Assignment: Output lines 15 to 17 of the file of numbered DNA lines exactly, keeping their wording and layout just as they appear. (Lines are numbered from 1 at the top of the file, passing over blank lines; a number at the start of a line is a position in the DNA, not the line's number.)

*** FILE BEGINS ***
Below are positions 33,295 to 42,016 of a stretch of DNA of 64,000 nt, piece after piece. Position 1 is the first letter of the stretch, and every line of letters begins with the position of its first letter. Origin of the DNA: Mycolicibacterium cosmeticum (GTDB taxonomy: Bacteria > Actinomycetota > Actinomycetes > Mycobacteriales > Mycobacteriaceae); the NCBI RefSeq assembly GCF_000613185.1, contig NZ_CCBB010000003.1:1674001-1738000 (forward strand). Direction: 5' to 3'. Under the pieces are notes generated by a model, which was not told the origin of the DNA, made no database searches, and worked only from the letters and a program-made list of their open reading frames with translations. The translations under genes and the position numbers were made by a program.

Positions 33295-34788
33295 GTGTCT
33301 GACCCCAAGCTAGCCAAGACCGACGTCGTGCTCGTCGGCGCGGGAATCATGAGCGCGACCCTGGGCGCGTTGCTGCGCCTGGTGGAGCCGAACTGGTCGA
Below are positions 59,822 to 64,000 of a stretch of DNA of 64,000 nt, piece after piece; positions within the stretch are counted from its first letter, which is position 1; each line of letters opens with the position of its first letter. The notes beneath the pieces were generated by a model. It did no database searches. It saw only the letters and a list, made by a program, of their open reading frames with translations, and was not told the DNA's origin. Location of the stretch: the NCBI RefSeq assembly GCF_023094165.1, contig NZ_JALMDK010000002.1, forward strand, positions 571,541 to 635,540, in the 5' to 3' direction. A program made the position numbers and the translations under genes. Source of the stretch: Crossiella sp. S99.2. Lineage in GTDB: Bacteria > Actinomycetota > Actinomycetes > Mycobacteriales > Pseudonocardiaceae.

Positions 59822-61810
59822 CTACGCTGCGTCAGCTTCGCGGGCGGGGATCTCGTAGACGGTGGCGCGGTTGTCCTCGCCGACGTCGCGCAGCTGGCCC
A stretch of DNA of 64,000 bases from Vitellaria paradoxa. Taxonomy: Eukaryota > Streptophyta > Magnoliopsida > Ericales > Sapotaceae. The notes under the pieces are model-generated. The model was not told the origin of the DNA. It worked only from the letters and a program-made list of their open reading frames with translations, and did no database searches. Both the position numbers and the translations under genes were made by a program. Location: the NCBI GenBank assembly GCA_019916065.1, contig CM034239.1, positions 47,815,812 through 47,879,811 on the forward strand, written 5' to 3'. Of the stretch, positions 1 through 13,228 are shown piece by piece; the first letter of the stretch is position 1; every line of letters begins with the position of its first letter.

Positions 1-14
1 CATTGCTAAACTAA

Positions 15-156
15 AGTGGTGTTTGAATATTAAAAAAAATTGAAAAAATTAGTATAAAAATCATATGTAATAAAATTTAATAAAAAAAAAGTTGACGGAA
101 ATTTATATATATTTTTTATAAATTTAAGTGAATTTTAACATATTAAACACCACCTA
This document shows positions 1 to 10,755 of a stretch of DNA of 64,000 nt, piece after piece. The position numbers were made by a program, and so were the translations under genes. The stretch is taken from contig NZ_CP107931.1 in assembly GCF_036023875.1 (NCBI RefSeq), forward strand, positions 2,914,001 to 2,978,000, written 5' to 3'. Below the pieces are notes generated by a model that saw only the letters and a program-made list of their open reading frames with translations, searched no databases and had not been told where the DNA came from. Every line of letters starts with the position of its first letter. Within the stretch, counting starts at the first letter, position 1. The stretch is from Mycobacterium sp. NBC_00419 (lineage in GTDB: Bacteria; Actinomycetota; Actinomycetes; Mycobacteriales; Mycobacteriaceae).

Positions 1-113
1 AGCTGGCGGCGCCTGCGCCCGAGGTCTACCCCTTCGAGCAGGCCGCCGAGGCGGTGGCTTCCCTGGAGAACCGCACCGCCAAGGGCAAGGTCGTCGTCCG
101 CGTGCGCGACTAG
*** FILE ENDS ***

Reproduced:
Positions 1-113
1 AGCTGGCGGCGCCTGCGCCCGAGGTCTACCCCTTCGAGCAGGCCGCCGAGGCGGTGGCTTCCCTGGAGAACCGCACCGCCAAGGGCAAGGTCGTCGTCCG
101 CGTGCGCGACTAG